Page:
An Alluring Local Nebbiolo
Originally published in The Heart of Hillsborough, September 2017
One of Hillsborough’s best kept secrets is our proximity to the Haw River Valley American Viticultural Area (AVA). While you may know of our state’s tradition of crafting native wines, many of North Carolina’s 186 wineries also specialize in European styles. Grove Winery and Vineyards located in nearby Gibsonville is one example, producing my personal favorite, Nebbiolo. With September being North Carolina Wine Month, I thought the best way to celebrate would be to pay owner Max Lloyd a visit to taste Grove’s Nebbiolo for myself.
Many know Nebbiolo by its other name, Barolo. Introduced in the United States during the 1970s, it became popular as an alternative to Chianti. This caught the attention of American winemakers who realized the robust grape could be cultivated in their vineyards. While regions like California’s Sonoma receive accolades for Nebbiolo, North Carolina is starting to earn acclaim. Recently, the 2013 Grove Estate Nebbiolo was awarded 88 points by world renowned wine critic James Suckling who noted the wine’s “maturity” and “power.”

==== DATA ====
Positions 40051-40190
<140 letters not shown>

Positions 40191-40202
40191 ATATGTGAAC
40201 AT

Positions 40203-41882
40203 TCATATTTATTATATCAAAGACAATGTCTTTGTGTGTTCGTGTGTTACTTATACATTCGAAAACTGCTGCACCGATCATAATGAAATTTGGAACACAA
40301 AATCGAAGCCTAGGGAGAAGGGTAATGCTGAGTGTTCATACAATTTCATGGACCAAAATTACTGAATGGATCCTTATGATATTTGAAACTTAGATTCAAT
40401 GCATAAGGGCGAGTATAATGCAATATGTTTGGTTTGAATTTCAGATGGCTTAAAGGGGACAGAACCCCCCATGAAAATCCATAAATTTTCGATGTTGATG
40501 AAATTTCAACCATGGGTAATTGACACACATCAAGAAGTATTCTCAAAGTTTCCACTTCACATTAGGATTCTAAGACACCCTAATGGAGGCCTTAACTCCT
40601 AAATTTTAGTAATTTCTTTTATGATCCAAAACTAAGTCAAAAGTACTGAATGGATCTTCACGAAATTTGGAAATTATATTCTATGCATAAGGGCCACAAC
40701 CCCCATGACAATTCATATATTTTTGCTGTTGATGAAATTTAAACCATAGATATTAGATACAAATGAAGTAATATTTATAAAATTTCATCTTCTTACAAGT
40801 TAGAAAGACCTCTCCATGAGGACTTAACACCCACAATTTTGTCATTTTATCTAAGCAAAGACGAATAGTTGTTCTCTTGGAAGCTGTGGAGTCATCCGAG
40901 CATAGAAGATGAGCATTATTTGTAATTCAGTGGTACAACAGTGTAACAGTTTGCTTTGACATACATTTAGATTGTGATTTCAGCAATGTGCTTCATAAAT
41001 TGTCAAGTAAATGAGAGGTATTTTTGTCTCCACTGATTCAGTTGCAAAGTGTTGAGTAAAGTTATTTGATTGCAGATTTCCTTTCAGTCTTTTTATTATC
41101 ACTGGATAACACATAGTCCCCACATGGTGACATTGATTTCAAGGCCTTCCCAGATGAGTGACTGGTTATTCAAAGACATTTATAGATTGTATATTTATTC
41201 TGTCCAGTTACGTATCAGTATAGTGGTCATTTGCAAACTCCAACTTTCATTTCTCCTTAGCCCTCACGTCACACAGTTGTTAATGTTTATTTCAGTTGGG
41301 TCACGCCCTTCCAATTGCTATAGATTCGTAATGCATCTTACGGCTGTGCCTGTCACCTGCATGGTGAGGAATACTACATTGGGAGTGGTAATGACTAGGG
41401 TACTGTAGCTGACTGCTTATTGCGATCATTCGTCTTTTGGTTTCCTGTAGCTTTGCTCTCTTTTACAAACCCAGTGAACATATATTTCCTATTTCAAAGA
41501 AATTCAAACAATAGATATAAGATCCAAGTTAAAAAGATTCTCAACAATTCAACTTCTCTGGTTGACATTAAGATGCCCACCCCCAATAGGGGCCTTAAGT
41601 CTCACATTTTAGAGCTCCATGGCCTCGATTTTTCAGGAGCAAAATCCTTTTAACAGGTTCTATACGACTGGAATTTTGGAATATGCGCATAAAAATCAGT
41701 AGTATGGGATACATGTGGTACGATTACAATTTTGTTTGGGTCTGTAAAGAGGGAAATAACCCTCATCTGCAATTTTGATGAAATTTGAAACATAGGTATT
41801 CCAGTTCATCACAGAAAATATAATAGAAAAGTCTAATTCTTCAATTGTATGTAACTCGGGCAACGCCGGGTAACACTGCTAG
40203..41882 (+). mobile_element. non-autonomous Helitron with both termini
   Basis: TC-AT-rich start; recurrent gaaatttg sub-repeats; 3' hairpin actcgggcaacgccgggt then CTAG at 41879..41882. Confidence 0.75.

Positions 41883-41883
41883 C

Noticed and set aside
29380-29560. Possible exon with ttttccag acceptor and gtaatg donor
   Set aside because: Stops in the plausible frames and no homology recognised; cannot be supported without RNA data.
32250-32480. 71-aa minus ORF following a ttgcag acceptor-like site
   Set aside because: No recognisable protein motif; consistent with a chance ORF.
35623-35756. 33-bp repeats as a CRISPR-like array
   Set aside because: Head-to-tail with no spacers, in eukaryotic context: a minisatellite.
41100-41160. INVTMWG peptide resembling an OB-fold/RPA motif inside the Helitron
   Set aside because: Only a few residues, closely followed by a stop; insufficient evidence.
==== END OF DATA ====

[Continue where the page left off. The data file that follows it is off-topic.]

As I drove up to Grove to meet Max, the shade trees surrounding the vineyard were a constant companion, reminding me that they had witnessed a century of farming before the first vines were planted in 2002. The soil that once nurtured tobacco and other crops now provided for the grapes soaking up the warm afternoon sun. Standing in the vineyard gave me an immediate sense of history and place, and I looked forward to experiencing the terroir of the landscape and how it was reflected in the wine.
“I am really happy with the terroir of this farm,” Max said, as he poured the wine. “The soil here is not that red clay that you see in most of North Carolina.”
From the glass, a bouquet of fresh summer herbs rose from the pale red wine giving a light, delicate impression, reminding me of the airy grasses growing between the vines outside. I tasted, expecting that familiar tartness that usually accompanies Nebbiolo, but instead found a softer acidity. Like black tea creating a quick-drying sensation on the palate, the wine’s tannins revealed themselves; the taste had a pleasantly bold introduction for what was to come.
“One thing I taste from this field a lot is dark berry flavors,” Max remarked. “You can taste the sunlight and you can taste the dirt.”
Indeed, he was right. The landscape of the vineyard was present: long warm summer days giving way to mellow acidity and dark berry fruit, and hints of tobacco and earth captured from the sandy brown soil. All of these flavors mingled, giving way to a finish of vanilla and oak making for an exciting experience.
As summer closes, the 2013 Grove Estate Nebbiolo (priced at $27.00 and available at GroveWinery.com) will compliment grilled meats that are on the menu for Labor Day. Yet, a trip to explore the vineyard or take in a concert under the pavilion may just be the best way to experience this remarkable wine!